Physical work on bringing the new large aircraft to life began in 1946 - well after World War 2 has ended in September of 1945. The massive military drawdown that followed the conflict meant that progress on the English Electric design would be slow and a first flight was therefore not recorded until May 13th, 1949 and, from this, the product proved itself a very sound aircraft with little in the way of changes required to finalize the design. Engines were upgraded for more power, fuel tanks added under the wingtips for improved range, and a glazed over nosecone introduced to replace the delayed H2S Mk.9 bombing system originally intended. The aircraft received the name of "Canberra" in 1950 to honor the Australian capital - the Australians having committed to purchase of the aircraft still in development.
Such was the success of the test and evaluation phase that the Canberra was placed into serial production quickly. First units were formed with No. 101 Squadron in May of 1951, beginning the long and illustrious career of this fine British bomber development. It eventually stocked no fewer than 61 RAF squadrons with procurement reaching 782 units. Australia operated 58 Canberras through six squadrons of its own. Other operators became Chile, Ecuador, Ethiopia, France, India, New Zealand, Peru, South Africa, Sweden, Venezuela, West Germany, and Zimbabwe (Rhodesia). The United States took on two forms for its development of the locally-produced, though largely similar, Martin B-57 Canberra variant. By the numbers alone, and coupled with excellent performance, the Canberra became a Cold War success story.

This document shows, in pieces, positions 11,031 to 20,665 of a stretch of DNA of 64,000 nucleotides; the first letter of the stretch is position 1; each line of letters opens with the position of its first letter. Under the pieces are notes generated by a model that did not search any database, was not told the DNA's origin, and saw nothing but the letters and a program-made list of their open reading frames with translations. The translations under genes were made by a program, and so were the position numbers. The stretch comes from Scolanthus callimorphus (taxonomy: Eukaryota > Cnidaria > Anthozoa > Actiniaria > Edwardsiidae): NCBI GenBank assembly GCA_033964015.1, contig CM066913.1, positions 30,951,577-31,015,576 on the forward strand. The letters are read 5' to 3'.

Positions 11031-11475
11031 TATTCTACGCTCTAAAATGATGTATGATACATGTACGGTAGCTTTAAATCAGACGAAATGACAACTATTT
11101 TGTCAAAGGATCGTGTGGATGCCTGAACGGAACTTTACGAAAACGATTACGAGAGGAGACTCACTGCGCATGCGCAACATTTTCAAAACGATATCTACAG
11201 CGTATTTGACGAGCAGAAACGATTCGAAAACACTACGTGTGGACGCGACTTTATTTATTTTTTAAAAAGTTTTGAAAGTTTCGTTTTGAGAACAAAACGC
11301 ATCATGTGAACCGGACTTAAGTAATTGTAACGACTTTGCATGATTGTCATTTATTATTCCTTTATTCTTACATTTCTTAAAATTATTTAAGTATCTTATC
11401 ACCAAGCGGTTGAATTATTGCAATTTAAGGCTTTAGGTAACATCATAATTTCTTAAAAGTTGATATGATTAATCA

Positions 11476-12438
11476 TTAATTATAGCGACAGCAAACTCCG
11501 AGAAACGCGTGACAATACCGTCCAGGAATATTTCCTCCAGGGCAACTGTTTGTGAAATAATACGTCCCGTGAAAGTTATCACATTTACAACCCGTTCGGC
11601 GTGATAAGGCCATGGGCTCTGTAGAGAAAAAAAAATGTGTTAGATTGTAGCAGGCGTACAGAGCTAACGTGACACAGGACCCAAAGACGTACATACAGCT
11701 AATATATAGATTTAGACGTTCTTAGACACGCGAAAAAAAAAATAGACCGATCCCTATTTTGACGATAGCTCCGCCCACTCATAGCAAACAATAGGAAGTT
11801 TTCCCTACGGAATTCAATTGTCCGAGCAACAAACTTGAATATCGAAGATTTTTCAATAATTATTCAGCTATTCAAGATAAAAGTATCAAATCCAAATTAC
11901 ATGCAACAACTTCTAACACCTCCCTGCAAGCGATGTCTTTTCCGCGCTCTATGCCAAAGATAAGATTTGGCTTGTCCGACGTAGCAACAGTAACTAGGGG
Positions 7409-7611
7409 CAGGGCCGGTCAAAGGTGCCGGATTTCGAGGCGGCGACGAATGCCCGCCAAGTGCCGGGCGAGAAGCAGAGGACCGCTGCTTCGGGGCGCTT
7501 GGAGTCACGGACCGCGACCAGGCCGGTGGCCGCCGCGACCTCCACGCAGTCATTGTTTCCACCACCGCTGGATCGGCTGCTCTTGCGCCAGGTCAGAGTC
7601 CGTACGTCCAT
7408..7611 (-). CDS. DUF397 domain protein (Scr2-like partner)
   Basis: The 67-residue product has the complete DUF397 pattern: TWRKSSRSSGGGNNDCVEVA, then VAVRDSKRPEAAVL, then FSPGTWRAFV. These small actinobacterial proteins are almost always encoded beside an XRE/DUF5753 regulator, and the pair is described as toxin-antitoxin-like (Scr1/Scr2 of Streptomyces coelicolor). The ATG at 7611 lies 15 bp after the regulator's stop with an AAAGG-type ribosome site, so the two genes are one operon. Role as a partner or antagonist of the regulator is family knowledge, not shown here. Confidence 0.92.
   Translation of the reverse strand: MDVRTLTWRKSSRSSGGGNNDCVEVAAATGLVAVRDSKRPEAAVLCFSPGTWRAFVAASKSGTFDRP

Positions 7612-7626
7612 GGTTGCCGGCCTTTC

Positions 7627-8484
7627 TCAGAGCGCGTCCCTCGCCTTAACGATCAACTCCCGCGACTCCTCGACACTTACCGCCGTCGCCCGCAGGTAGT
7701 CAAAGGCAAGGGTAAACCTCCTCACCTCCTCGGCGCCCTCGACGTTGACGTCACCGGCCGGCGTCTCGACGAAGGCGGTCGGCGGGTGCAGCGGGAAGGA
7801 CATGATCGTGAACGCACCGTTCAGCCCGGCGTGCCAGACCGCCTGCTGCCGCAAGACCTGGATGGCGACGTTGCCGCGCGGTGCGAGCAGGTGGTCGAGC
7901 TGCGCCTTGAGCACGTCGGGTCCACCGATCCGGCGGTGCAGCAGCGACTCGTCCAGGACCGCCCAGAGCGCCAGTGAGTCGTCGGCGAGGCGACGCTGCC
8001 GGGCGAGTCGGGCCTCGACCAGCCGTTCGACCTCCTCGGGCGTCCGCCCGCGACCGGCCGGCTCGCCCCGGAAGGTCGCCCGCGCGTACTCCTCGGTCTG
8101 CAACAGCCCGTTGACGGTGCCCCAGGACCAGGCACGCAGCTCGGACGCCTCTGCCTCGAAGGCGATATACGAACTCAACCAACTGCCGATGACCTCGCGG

In practice, the Canberra proved a fast mount for its size, able to clock a maximum speed of 580 miles per hour. This quality allowed it to outrun the early jets that would be charged with intercepting her. With such speed, no defensive armament was required in the way of complicated rear-facing turrets or cannon. Combat radius measured 810 miles with a ferry range of 3,380 miles giving the aircraft a sound reach. Rate-of-climb was 3,400 feet per second. Power was from the Rolls-Royce Avon family of turbojet engines and developed upwards of 7,400lsb of thrust each depending on variant.
As a bomber design, the Canberra originally supported ordnance through an internal bomb bay. Only later marks introduced underwing hardpoints, a 4 x cannon ventral gunpack, and support for rocket pods. Missiles were eventually added to the capabilities as technology allowed. Special Canberra marks were also cleared for the carrying and dropping of nuclear payloads. When carrying the gunpack, the Canberra featured 4 x 20mm Hispano Mk.V cannons and each gun afforded 500 rounds of ammunition. Some forms included 2 x 7.62mm machine gun pods in place of the cannons. With its internal and external hauling capabilities, the Canberra eventually featured an ordnance-carrying load possibility of 8,000lbs.